Anchorage got slammed by another snowstorm overnight, pushing snow totals for the city to more than 3 feet in less than two weeks.
National Weather Service Meteorologist Shaun Baines said the latest storm dumped between 8 and 12 inches of snow throughout the Anchorage area by about 5 a.m. Thursday, and hit the Mat-Su Borough, too.
“It looks like the Matanuska Valley was generally 6 to 12 inches,” said Baines. “There was a little bullet of higher snow in the Big Lake area where we had a report of 16 inches.”
The region has now had back-to-back-to-back major snowstorms this month. Anchorage was still digging out of the first two storms when the third one hit Wednesday evening, clogging roads and further burying sidewalks. The storm closed Anchorage and Mat-Su schools again on Thursday — Mat-Su’s fourth straight remote learning day and Anchorage’s fifth snow day in just over a week. The storm also closed local state offices for the day, university campuses and canceled People Mover public bus service.
Baines said over the last 11 days the weather service office in West Anchorage has measured a total of 41.1 inches of snow. For that amount of time, it’s the second-highest snow total for Anchorage on record.
“The only time period that exceeded that was in February of 1996 when there was 44.3 inches over a 10 day period,” said Baines.
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The snowfall has also helped Anchorage blow past an annual liquid precipitation record for combined rain and snow — and there’s still half of December to go. The prior record was set in 1989, said Baines.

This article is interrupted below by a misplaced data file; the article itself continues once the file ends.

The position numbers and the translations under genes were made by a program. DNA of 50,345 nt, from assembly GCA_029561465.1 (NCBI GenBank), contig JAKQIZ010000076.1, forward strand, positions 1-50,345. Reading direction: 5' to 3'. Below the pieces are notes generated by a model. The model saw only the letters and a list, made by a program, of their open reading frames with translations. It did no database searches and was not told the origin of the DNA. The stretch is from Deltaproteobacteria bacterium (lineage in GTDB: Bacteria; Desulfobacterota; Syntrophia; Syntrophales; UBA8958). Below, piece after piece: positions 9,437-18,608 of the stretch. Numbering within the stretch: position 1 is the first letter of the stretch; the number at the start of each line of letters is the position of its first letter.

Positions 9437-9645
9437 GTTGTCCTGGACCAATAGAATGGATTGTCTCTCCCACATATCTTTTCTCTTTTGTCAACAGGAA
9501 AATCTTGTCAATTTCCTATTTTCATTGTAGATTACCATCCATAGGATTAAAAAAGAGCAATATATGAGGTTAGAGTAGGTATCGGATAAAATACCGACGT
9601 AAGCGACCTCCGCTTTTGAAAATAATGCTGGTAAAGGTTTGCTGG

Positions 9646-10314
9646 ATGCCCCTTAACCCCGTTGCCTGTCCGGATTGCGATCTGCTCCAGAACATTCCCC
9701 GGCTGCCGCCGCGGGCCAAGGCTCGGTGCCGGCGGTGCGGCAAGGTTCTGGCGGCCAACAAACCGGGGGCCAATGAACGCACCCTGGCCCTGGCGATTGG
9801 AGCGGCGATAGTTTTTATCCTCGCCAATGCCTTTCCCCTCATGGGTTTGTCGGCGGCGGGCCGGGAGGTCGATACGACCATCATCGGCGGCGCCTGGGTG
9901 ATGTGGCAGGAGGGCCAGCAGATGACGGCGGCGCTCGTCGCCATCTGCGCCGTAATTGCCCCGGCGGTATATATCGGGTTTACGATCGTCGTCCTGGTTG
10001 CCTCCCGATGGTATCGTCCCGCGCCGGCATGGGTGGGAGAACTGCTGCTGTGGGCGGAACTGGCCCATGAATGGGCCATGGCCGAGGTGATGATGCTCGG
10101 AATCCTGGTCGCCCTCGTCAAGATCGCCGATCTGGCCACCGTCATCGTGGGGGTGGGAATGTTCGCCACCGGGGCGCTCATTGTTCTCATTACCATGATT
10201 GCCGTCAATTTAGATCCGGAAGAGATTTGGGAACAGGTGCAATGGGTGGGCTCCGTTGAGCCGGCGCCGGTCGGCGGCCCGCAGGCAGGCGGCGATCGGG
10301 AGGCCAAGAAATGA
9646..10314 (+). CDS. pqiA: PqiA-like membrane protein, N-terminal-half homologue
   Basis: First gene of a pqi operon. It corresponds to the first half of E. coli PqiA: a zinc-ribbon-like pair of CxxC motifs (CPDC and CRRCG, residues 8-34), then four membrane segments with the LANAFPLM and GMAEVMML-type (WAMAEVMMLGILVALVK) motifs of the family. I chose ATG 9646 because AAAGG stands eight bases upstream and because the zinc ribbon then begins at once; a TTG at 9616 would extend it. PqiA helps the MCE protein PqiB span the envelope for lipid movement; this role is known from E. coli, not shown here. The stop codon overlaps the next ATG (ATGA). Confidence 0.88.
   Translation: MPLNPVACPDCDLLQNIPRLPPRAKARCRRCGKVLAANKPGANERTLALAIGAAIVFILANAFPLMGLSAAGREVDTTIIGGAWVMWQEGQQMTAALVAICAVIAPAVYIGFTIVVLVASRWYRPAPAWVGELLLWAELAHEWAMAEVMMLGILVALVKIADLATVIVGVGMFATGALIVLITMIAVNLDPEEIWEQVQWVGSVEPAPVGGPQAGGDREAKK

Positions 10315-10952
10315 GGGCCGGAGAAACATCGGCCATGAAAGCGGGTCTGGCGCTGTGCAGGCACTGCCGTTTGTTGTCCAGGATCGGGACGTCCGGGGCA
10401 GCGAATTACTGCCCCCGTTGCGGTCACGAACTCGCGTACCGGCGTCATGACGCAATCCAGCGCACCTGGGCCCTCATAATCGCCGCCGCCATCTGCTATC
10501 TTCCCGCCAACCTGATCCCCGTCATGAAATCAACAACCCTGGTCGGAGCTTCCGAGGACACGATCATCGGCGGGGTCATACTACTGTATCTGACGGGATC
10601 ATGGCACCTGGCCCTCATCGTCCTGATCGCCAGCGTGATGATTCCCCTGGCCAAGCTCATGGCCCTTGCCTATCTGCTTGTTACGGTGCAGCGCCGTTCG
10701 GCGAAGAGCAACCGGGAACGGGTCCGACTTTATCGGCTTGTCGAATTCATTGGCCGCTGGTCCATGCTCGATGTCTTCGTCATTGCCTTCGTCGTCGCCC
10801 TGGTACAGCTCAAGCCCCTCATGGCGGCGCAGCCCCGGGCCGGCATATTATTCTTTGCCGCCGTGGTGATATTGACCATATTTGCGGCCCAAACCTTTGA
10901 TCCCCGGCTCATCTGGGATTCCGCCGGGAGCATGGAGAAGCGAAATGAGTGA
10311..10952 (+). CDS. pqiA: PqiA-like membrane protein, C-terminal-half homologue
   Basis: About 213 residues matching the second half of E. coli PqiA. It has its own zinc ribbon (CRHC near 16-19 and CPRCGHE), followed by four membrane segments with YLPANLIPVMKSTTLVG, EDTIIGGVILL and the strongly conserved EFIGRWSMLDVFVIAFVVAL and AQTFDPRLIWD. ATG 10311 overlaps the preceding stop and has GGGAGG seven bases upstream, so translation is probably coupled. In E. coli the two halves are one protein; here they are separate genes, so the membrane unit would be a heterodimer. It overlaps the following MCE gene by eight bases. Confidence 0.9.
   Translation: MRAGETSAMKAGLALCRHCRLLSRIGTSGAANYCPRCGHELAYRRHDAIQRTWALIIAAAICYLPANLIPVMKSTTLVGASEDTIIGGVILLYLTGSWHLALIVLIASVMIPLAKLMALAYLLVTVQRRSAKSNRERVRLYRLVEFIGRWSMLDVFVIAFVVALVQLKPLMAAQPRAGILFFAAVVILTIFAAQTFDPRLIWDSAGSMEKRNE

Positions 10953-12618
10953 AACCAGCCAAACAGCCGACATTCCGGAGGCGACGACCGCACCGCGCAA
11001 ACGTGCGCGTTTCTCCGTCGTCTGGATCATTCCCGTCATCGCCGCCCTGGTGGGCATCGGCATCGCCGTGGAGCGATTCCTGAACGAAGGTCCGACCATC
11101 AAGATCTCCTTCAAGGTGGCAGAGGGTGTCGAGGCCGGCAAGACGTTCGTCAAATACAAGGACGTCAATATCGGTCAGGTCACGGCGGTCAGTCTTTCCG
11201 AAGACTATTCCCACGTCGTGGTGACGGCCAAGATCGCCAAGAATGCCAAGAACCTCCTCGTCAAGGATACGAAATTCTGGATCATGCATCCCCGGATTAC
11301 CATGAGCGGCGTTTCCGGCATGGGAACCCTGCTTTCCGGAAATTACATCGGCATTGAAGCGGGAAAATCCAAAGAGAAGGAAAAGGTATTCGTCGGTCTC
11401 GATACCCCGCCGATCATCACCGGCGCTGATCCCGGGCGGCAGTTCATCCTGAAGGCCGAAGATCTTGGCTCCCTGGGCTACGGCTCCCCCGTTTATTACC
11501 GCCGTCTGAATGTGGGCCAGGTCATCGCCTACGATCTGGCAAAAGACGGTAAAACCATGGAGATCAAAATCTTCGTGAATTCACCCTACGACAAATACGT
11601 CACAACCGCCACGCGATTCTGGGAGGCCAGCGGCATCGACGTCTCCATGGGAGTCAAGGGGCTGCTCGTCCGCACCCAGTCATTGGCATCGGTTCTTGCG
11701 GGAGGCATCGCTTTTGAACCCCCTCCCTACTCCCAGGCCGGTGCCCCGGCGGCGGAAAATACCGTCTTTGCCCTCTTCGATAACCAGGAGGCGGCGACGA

“Through yesterday, December 14, we were at 28.12 inches — so again, the old record was 27.55,” said Baines. “So every day we get precipitation, we’re going to continue to add to this new record for annual precipitation.”
The weather service and police warned of slippery roads Wednesday night and into Thursday morning. Between midnight and 8:30 a.m., Anchorage police got reports of 33 “vehicles in distress,” stuck in snow or ice, plus four non-injury collisions, according to police spokeswoman Renee Oistad. Police urged drivers to clear snow from vehicles, including headlights and taillights, leave extra space for stopping distance and allow additional driving time to reach their destinations.
Baines said there is some relief ahead: There’s little to no snow in the Anchorage forecast for the next week and a half.
“There’s going to be a pretty strong ridge of high pressure building over mainland Alaska, and that’s what’s going to protect us from any of the storms,” Baines said.
Temperatures are expected to fall to subzero inland from Anchorage, according to Baines. The same conditions will also leave warm, wet air over the Aleutian Islands, with temperatures there in the 40s expected in coming days.